One of the best things about teaching is watching the kids you teach grow up. This is from October 2, 2012.
I mentioned two nights ago that I spent parts of Thursday and Saturday as well as all day Friday in St. Louis. The occasion for my travel was the annual dinner for Christian Family Services, a faith based organization that does unbelievable work in the areas of adoption, foster care, and family/marital counseling. I wrote I reconnected with Trina Agee Cornell who I was blessed to spend many summers with in Honduras on missions. But Trina wasn't the only young lady I reconnected with.
Two years ago, out of the blue, I received an e-mail from a former student, Theresa Nguyen, whose family relocated to St. Louis in 2004. She filled me in on her life and how she was engaged to the young man of her dreams and she sent me their picture together. When I was invited to speak at the CFS event last spring, I contacted Theresa and hoped we could spend time together and that is what we did. For four hours on Friday afternoon, I hung out with Theresa and her husband of one year, Andrew. They took me out to lunch, showed me their beautiful home, and let me watch their wedding video. They also bought me a Cardinal's pullover, which has earned rave reviews in Houston, a rival franchise city. On Friday night, they came to the CFS dinner to hear me speak. Afterwards, we said our good-byes and promised to meet again on their next trip to Houston to see her relatives. Lord willing, I will see them again this January.
Sometimes at the end of the school year, we make a time capsule in my classes using one of our Honduras bank bottles. The kids all sign the bottle and write their best memories of the year on a slip of paper to be encased in the plastic for the far distant future. When I got back to Houston, I dug through my closet and pulled out the time capsule from her eighth grade year and found Theresa's sentiments. Here is what she wrote verbatim:
May 18, 2001
My best memory 4 this class is Coach Hawley's singing!!! Of course, the "Ugo" thing would never fade away..... & of course, you and Angie Harmon (heart heart)I also remember all the notez I use to write you -n- every test. I remember when I came -n- here after lunch, I would be -n- some grouchy mood sometimes & I would leave knowing that there was someone who cares about me and my situation, and I would always leave with a GREAT attitude! And rating this class as my # 1 favorite subject, & U as my most Favorite Bible teacher! I heart U Coach Hawley.................tear tear tear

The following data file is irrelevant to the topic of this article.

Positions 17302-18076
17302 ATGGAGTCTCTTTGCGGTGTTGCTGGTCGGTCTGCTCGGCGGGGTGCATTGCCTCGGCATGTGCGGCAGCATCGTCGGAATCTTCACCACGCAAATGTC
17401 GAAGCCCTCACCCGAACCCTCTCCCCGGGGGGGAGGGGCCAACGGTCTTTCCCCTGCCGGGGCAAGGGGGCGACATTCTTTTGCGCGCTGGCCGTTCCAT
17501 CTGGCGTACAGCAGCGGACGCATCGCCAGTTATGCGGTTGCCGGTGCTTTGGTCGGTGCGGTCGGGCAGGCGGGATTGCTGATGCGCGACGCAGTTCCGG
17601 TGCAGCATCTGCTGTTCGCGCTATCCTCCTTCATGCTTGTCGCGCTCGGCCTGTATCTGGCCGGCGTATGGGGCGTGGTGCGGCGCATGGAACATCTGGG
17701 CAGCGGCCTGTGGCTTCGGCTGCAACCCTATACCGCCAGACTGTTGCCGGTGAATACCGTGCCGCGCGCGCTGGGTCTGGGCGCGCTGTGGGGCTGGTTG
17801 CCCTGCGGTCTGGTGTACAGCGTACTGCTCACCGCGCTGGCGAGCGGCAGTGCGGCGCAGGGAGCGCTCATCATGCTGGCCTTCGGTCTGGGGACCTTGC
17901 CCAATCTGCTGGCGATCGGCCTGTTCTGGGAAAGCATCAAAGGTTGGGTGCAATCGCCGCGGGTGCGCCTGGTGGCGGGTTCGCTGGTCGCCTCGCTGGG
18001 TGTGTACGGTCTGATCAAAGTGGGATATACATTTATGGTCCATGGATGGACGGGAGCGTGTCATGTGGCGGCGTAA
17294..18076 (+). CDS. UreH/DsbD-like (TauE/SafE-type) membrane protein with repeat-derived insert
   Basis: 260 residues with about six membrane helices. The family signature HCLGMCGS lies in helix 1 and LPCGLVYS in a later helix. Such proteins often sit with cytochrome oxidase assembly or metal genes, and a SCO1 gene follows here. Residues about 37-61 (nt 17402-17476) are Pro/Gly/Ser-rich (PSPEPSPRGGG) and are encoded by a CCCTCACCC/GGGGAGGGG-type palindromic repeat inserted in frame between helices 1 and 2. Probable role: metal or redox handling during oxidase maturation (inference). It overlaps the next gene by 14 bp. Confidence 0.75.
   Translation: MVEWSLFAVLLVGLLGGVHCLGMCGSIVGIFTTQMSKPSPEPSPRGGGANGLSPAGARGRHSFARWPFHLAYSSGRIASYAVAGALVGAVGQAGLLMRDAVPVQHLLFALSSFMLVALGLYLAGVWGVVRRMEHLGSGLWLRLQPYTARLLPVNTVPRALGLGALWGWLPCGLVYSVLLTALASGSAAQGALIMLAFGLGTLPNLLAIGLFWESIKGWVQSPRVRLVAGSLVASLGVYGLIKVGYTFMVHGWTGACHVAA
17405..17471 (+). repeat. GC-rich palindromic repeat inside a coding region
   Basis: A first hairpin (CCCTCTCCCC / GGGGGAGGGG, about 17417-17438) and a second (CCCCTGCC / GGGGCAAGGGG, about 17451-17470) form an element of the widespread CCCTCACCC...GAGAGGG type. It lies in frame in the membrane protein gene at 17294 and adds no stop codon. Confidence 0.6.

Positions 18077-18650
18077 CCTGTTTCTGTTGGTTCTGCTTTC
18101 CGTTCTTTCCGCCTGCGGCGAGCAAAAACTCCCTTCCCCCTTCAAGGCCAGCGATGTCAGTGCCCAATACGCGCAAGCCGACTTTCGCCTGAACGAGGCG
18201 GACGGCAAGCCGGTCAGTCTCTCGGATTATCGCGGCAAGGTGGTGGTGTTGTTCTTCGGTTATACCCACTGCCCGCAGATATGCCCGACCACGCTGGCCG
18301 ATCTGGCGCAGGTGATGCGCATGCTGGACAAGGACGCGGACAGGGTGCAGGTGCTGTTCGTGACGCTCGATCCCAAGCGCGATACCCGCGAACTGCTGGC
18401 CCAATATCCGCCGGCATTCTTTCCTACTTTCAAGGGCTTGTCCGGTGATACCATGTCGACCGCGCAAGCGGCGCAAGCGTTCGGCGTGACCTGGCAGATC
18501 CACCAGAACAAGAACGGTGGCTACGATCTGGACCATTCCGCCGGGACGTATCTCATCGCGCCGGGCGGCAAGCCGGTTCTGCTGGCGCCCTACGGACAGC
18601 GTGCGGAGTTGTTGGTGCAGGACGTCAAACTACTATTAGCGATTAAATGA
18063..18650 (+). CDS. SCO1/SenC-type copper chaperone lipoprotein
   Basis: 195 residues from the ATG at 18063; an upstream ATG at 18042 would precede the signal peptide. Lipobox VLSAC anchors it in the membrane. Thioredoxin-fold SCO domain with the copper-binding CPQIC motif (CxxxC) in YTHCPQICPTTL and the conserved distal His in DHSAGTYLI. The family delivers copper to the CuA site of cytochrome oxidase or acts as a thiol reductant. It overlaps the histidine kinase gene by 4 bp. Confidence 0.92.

Pretty typical eighth grade girl communication. But on Friday, when we met after a ten year gap, we conversed as adults. She spoke about marriage and the pressures of being in school and working concurrently and career plans. Theresa and Andrew talked about mortgages and student loans and the dynamics of cultural differences within families, as her folks were born in Vietnam. They took me to see her parents at their business- her mom and dad expressed gratitude repeatedly for our kids at WCS raising funds for them when their house burned down. (I also met her little sister, nine years old and adorable, for the first time!) That night, they met Trina and her husband, Bob, at the CFS gala and I introduced them to my brother, Dave, and my amazing sister-in-law, Sally. In Sally, Theresa found a kindred spirit and in spite of a slight age difference, it was as if they had been friends for years. We laughed when we took pictures and Theresa did not want to be in the middle of a group of three because, as she informed us, whoever is in the middle always dies first! She told me she is still mad that I did not mention her in my book which I authored when she was in eighth grade- I countered that I am angry that she did not ask me to preach her wedding. I left feeling slightly guilty- I left a box of chocolates they gave as a gift to me in their car. Hopefully, she will remember all the times we spoke about the need for forgiveness in her eight and ninth grade Bible classes.
As I returned to Texas, I found myself thinking about teaching and the growth process we see in the children we are given the responsibility of, not just teaching, but mentoring and molding. I thought of Paul's famous line in 1 Corinthians chapter 13 and verse 11:
When I was a child, I talked like a child, I thought like a child, I reasoned like a child. When I became a man, I put childish ways behind me.
Theresa's not a man, obviously, and she's no longer a child. I found in the grown up Theresa someone who can make me laugh and make me think. I found a young woman who has married her ideal match in Andrew, a pharmacist who impresses me greatly. And it put in perspective the importance of the forty-six minutes we as teachers are allotted every day from August to May to make a difference. Theresa repeated words I don't remember uttering and incidents I don't remember witnessing. But she remembered and so will the kids who sit in the same classroom where she sat from 2000 to 2002. And that's the beauty- and the weight- of being an educator. I have a multitude of Theresas in my roll book this year. I hope they'll want to see me in ten years, too.
Applicable quote of the day:
“I walked over to the hill where we used to go and sled. There were a lot of little kids there. I watched them flying. Doing jumps and having races. And I thought that all those little kids are going to grow up someday. And all of those little kids are going to do the things that we do. And they will all kiss someone someday. But for now, sledding is enough. I think it would be great if sledding were always enough, but it isn't.”